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Southern Highlands Branch: Summer Film – The Gardener
20 February @ 2:30 pm AEDT
The AGHS Southern Highlands Branch is teaming-up with the National Trust to bring you the documentary The Gardener. This beautiful documentary film should not be missed. You will be amazed and inspired by this gorgeous garden in Canada!
Purchase your ticket(s) online or at the Cinema in person on the day (or before if you are passing by).
Please consider arriving by 2:00pm at the Cinema to obtain your ‘choc top’ or drink (included in the ticket price) and be checked in.
As you enter the theatre itself will you need to allocate whether you are an AGHS member/friend or a National Trust member. Two members of our Committee will be there to greet you and mark off your name. This will ensure we have a record of the number of AGHS attendees.
Frank Cabot’s Influence on Gardens in the US
Francis Higginson Cabot, CM CQ (August 6, 1925 – November 19, 2011) was an American financier, gardener and horticulturist.
After college, Frank Cabot began constructing a garden on private property in Cold Spring, New York, above the Hudson River, beginning a lifelong passion for horticulture. Cabot was appointed chairman of the New York Botanical Garden in the Bronx from 1973 to 1976.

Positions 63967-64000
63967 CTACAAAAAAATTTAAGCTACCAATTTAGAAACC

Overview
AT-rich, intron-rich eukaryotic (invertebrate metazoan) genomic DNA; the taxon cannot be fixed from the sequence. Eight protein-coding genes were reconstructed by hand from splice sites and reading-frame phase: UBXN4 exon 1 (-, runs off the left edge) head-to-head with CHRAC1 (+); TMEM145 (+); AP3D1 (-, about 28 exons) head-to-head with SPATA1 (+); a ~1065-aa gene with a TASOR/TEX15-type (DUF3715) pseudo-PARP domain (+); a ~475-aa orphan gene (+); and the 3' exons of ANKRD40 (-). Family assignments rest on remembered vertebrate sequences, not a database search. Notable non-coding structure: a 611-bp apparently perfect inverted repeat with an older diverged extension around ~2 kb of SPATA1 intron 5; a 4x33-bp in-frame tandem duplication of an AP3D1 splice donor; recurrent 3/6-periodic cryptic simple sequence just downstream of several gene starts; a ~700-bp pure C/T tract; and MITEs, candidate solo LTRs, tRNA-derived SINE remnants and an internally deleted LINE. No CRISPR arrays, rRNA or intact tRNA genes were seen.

In 1989, he founded the nonprofit Garden Conservancy after noting that two-thirds of America’s great gardens had been destroyed by development. The Conservancy began with “four acres of giant cactuses, succulents and native species” in Walnut Creek, California the life’s work of gardener Ruth Bancroft.
The Organisation’s Open Days program has opened more than three hundred private gardens to the public throughout the United States and has been active in the preservation of seventeen important private gardens for posterity, including the rehabilitation of the gardens at Alcatraz.
Cabot became renowned for his personal gardens around the world. His garden in Cold Spring, known as Stonecrops Gardens, was opened to the public in 1992 and is now one of the premier public gardens in the United States, encompassing sixty-three acres. Its components were influenced and improved in the 1980s by horticulturist Caroline Burgess, who became the garden’s director, having previously worked with legendary English gardener Rosemary Verey.
Cabot’s private garden in the Charlevoix region of Quebec covers more than 20 acres (81,000 m2) and is called Les Quatre Vents. He is credited with introducing a number of plants and grasses to North America, including Japanese blood grass. Les Quatre Vents has thematics fields like “Le lac Libellule”, “le Pavillon japonnais de méditation”, “le Pigeonnier”, “le pont chinois de lune”, “le kiosque à musique”, “le potager” and more.